PART B

(vi) In asserting her right under Section 17 of the PWDV Act 2005, the appellant

relies on the decision of this Court in Satish Chander Ahuja vs Sneha

Ahuja 12 . In sum and substance, it has been urged that the authorities

constituted under the Senior Citizens Act 2007 had no jurisdiction to order the

eviction of the appellant. Moreover, the proceedings have been utilised to

secure the eviction of the appellant so as to deny her claim of a right to reside

in the shared household under the PWDV Act 2005.

10 On the other hand, while seeking to rebut the submissions of the appellant,

Mr Rajesh Mahale, learned Counsel appearing on behalf of the Second and Third

respondents submits that:

(i) Both the Second respondent (who is 72 years old) and the Third respondent

(who is 82 years old) are senior citizens;

(ii) The suit premises was constructed by the Third respondent- the father-in-law

of the appellant, on a plot of land admeasuring 1200 square feet situated in

Gangondanahalli, Bengaluru North Taluk. This was subsequently gifted to the

Second respondent, the mother-in-law of the appellant;

(iii) The appellant has been concurrently found to have ousted the Second and

Third respondents from the property belonging to them and to have illegally

entered into possession; and

(iv) The Second and Third respondents filed an application under the Senior

Citizens Act 2007 before the Assistant Commissioner for evicting the

12
Civil Appeal No. 2483 of 2020, decided on 15 October 2020

10
PART B

appellant and for the restoration of their possession, which has been allowed

by the authorities and the High Court concurrently.

11 Dealing with the issue of jurisdiction, Mr Mahale submitted that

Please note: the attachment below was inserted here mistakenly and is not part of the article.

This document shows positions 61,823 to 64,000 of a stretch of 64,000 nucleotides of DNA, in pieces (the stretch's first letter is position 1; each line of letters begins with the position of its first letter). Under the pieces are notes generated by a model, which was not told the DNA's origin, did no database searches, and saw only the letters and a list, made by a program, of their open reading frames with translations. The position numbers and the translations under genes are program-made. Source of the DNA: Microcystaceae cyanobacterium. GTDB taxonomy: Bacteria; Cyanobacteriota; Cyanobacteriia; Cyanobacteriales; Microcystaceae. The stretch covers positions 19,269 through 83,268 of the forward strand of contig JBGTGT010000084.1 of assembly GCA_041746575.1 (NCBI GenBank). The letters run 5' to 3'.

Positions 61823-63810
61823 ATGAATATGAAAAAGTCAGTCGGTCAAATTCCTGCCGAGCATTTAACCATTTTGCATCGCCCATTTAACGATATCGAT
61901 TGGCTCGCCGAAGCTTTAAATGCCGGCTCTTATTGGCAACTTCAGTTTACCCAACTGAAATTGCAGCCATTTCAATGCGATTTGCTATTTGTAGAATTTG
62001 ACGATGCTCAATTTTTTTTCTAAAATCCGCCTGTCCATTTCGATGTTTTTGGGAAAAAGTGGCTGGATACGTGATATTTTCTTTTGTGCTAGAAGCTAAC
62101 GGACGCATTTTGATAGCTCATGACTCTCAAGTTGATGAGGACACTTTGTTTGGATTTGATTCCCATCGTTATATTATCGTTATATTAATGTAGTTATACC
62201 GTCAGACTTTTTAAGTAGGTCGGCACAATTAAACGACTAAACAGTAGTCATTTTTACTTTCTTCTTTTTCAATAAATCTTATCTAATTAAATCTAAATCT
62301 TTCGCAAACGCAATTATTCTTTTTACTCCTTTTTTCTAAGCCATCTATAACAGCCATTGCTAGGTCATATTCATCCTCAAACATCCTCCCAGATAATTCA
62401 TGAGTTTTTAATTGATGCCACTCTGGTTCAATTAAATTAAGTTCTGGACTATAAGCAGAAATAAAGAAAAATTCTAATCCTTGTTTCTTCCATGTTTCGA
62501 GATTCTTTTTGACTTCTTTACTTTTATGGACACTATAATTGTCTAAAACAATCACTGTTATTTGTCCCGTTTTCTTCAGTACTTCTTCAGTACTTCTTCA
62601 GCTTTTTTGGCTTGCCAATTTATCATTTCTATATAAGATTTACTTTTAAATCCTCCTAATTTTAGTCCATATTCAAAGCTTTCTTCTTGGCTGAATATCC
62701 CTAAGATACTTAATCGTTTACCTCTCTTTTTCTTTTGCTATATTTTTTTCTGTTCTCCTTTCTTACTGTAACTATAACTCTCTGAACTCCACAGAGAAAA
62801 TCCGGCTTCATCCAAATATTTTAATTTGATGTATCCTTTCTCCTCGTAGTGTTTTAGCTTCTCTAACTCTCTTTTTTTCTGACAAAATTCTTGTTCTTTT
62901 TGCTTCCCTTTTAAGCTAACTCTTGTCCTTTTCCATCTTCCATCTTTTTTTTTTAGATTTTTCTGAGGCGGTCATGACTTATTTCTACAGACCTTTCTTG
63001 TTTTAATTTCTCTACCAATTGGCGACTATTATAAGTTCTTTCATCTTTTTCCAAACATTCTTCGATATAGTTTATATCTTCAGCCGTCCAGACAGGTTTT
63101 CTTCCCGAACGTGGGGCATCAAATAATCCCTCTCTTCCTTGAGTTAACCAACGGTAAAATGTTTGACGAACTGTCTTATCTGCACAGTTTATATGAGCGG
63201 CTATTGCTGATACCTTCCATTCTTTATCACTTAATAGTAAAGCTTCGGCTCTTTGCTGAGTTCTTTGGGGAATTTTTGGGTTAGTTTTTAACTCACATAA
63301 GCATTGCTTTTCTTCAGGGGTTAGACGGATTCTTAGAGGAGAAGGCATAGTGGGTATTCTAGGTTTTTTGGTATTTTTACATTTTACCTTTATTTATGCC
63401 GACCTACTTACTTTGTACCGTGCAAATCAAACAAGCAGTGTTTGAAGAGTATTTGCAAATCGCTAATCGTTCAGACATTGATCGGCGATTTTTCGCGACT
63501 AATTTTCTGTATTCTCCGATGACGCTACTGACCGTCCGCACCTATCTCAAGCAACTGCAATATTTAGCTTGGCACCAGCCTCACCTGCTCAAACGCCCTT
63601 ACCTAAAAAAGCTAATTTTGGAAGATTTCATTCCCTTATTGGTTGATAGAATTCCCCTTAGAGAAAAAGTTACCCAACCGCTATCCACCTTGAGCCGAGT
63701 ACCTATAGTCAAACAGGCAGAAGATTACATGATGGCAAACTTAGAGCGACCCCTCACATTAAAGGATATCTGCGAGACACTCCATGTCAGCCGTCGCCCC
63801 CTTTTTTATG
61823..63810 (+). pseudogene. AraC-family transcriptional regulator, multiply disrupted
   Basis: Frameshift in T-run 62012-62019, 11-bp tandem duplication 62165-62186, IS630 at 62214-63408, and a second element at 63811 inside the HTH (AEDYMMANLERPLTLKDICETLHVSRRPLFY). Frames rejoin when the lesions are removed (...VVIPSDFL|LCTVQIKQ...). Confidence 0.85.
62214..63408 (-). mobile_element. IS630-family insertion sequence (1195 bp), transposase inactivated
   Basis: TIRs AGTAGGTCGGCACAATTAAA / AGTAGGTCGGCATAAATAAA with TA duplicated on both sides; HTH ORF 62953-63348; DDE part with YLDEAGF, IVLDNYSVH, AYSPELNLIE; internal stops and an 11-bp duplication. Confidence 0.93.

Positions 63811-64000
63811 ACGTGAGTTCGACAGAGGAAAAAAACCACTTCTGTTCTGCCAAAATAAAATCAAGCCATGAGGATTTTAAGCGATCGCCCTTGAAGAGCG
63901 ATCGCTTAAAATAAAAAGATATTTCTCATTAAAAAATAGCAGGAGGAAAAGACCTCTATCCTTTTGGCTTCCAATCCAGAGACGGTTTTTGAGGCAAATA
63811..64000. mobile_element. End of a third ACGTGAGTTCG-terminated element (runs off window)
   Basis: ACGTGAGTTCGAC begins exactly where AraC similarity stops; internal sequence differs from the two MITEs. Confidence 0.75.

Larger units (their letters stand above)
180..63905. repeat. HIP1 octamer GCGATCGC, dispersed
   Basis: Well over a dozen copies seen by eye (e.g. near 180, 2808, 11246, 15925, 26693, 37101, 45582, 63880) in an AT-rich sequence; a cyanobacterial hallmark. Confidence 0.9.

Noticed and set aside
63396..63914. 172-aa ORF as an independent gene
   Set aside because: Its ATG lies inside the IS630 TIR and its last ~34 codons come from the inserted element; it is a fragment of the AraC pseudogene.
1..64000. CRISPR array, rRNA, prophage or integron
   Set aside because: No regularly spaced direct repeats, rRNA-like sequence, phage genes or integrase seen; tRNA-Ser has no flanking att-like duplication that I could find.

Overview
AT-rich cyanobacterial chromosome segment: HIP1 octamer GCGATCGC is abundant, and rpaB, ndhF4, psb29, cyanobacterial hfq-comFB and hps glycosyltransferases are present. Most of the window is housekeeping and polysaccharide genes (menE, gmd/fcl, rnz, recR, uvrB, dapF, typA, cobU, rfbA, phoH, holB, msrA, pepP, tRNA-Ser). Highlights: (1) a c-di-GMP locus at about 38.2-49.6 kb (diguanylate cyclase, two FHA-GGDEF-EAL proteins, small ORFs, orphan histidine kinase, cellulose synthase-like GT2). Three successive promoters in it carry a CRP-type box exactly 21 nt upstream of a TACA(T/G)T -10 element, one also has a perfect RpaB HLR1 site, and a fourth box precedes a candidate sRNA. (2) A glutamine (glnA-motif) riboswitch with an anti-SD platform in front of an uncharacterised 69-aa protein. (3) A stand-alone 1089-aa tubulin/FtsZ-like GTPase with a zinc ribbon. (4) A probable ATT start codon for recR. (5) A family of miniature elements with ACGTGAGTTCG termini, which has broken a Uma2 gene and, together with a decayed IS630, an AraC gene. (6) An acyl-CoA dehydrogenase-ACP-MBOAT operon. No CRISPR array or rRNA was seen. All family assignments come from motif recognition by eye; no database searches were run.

(i) The Tribunal constituted under the Senior Citizens Act 2007 has the

jurisdiction to pass appropriate orders for protecting the life and property of

parents and senior citizens, including orders of eviction;

(ii) The intent and object of the Act is to provide for an inexpensive and speedy

relief to parents and senior citizens;

(iii) While Chapter II entitles parents and senior citizens to apply for orders to

provide monetary relief for sustenance and maintenance, Chapter V contains

provisions for protecting the life and property of parents and senior citizens;

(iv) The Tribunal constituted under the Act has been entrusted to issue orders

after a summary enquiry, for effective maintenance of parents and senior

citizens including relief against neglect, harassment and protection of the

property of senior citizens;

(v) Section 23 confers two separate and distinct rights:

(a) Section 23(1) empowers the Tribunal to declare a transfer of property

by a senior citizen void, where the transfer was conditioned upon

providing basic amenities and physical needs to a senior citizen, where

the transferee fails to provide them;

11

PART B

(b) Section 23(2) recognises a pre-existing right of a senior citizen to

receive maintenance out of an estate and secures the right of making it

enforceable against a transferee who had notice of the right;

(vi) The expression “maintenance” in Section 2(b) includes provision for residence

and a right to reside can be enforced by a senior citizen, if the property is

transferred without making a suitable provision for maintenance; and

(vii) Though the Senior Citizens Act 2007 does not contain an express provision

enabling the Tribunal to pass eviction orders, the power has to be read within

its jurisdiction by necessary implication. Such an interpretation, it has been

urged, would be purposive, in order to effectuate the provisions of the Act.

The contrary view would cause hardship to senior citizens who would be

powerless, despite being forcibly dispossessed of their means of sustenance.

Parliament has empowered the State governments to authorise local

authorities to take remedial measures for protecting the life and property of

senior citizens and it would be incorrect to limit the relief that can be granted